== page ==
The shimmering red steel 114.5m tower is Britain's largest sculpture, and a permanent legacy of the London Olympics.
ArchitectAnish Kapoor & Cecil Balmond
3 Thornton Street, Queen Elizabeth Olympic Park E20 2AD
Sat/Sun 10am-6pm. Tours by ballot/competition only. Please see this link for information and to enter. 100 tickets available.
- Access for wheelchair users
- Bookshop at location
- Toilets available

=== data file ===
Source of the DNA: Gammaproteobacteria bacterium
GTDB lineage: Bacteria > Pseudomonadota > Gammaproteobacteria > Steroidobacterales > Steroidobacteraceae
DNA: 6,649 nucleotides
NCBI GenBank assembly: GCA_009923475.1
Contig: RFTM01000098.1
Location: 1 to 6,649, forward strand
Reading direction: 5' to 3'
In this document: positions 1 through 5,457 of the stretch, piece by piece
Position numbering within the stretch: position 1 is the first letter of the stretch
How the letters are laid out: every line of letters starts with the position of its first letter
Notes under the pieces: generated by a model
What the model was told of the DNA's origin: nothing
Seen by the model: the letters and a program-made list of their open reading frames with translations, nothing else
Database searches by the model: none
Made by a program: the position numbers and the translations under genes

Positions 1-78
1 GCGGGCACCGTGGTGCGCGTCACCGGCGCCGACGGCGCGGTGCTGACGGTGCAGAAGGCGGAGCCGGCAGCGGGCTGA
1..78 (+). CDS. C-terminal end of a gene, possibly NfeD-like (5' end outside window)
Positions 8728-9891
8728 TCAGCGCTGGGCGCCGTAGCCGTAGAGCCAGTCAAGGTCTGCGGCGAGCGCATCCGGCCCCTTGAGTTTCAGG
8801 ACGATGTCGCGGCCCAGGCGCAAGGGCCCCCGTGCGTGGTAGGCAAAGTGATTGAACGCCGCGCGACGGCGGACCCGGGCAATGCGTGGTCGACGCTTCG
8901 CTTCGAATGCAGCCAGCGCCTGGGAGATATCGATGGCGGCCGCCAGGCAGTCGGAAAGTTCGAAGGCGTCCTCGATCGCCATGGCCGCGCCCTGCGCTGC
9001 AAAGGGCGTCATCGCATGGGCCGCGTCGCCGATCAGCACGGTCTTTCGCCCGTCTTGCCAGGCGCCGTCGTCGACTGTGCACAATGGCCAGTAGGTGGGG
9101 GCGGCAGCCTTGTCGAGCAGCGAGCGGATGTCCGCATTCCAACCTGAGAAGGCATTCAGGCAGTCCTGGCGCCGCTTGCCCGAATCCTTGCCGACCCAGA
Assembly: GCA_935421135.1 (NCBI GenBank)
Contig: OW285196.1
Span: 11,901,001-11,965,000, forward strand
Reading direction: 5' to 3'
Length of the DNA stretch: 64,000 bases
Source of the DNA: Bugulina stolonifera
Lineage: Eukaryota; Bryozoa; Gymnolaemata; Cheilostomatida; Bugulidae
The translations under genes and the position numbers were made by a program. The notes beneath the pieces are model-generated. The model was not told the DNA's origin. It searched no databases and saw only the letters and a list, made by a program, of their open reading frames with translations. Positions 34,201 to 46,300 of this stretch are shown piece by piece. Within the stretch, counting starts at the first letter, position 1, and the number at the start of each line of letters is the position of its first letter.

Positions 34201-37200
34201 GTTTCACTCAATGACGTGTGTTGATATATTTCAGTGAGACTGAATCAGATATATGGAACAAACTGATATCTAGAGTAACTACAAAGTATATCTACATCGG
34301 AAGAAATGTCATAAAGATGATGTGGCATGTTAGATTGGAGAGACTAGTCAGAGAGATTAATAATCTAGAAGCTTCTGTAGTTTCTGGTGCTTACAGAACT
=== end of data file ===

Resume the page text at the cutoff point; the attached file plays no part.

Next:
ARCELORMITTAL ORBIT Our Story One of the most striking and enduring visual legacies of the Olympic and Paralympic Games that united London in 2012, the ArcelorMittal Orbit was designed by sculptor Sir Anish Kapoor and engineer Cecil Balmond. Its extraordinary looping structure has become a byword for design innovation and playful invention. Made of 35,000 bolts and enough steel to make 265 double-decker buses, the ArcelorMittal Orbit offers extraordinary 20-mile views over Queen Elizabeth Olympic Park and the London skyline. Steel was partly chosen as a building material for its infinite recyclability _ 60 per cent of the ArcelorMittal Orbit is made from recycled steel, including washing machines and used cars. The ArcelorMittal Orbit stands tall as Britain_s largest sculpture, part of the Olympic legacy that transformed East London, and a landmark in its own right, transfixing and delighting visitors with its offer of a unique view of a city. The ambitious plan to build the ArcelorMittal Orbit came from a chance conversation between London Mayor, Boris Johnson, and Lakshmi Mittal of the world_s largest steel company ArcelorMittal. The Mayor of London mentioned the idea of creating a landmark to commemorate the London 2012 Olympic & Paralympic Games and Lakshmi Mittal immediately came on board with the project _ committing ArcelorMittal to provide the steel to build the structure. ArcelorMittal make steel in more than 20 countries with a presence in over 60. They see steel being the _fabric of life_ as much of what of we take for granted depends on steel, including the vehicles we travel in, the machines that wash the clothes we wear, the buildings we live and work in, and even the cutlery we use when we eat. The ArcelorMittal Orbit was made from 600 pre-fabricated star-like nodes. These were precision-built by a team of 100 staff in Bolton, Lancashire and assembled on site by four men and a crane. This created the superstructure of the sculpture, and then lifts and interior viewing platforms were added. There are four uses of steel in the ArcelorMittal Orbit: the red super-structure, the spiral stairs, the Corten steel of the canopy and the highly polished steel mirrors in the Upper Deck, designed by Sir Anish Kapoor. 35,000 bolts were used to construct the Orbit and it would take 954 steel drinks cans stacked on top of each other to reach the top of the ArcelorMittal Orbit. The ArcelorMittal Orbit delighted 130,000 visitors during the Games and reopened on 5 April 2014, with the launch of the south of Queen Elizabeth Olympic Park, which has been transformed into a beautiful new open space for London, with meadows, wetlands and waterways. The Slide What to expect Visitors will descend the world_s highest and, at 178m, the world_s longest tunnel slide, as they travel down the UK_s tallest public artwork, they_ll pass through light and dark sections with London_s dramatic skyscape whizzing by! In the 40-second trip, visitors will circle around the ArcelorMittal Orbit 12 times as they weave their way through the famous loops and curves of the iconic structure, including a tight corkscrew section names the _bettfeder_ _ after the German word for _bedspring_ _ and end with a 50m straight run back down to earth! About the design The Slide was created by Belgian artist Carsten Hller at the invitation of Sir Anish Kapoor, designer of the ArcelorMittal Orbit. It is a unique collaboration between two of the world_s leading artists and a major new art installation for London, as well as yet another reason to visit Queen Elizabeth Olympic Park _ fast becoming London_s most exciting playground!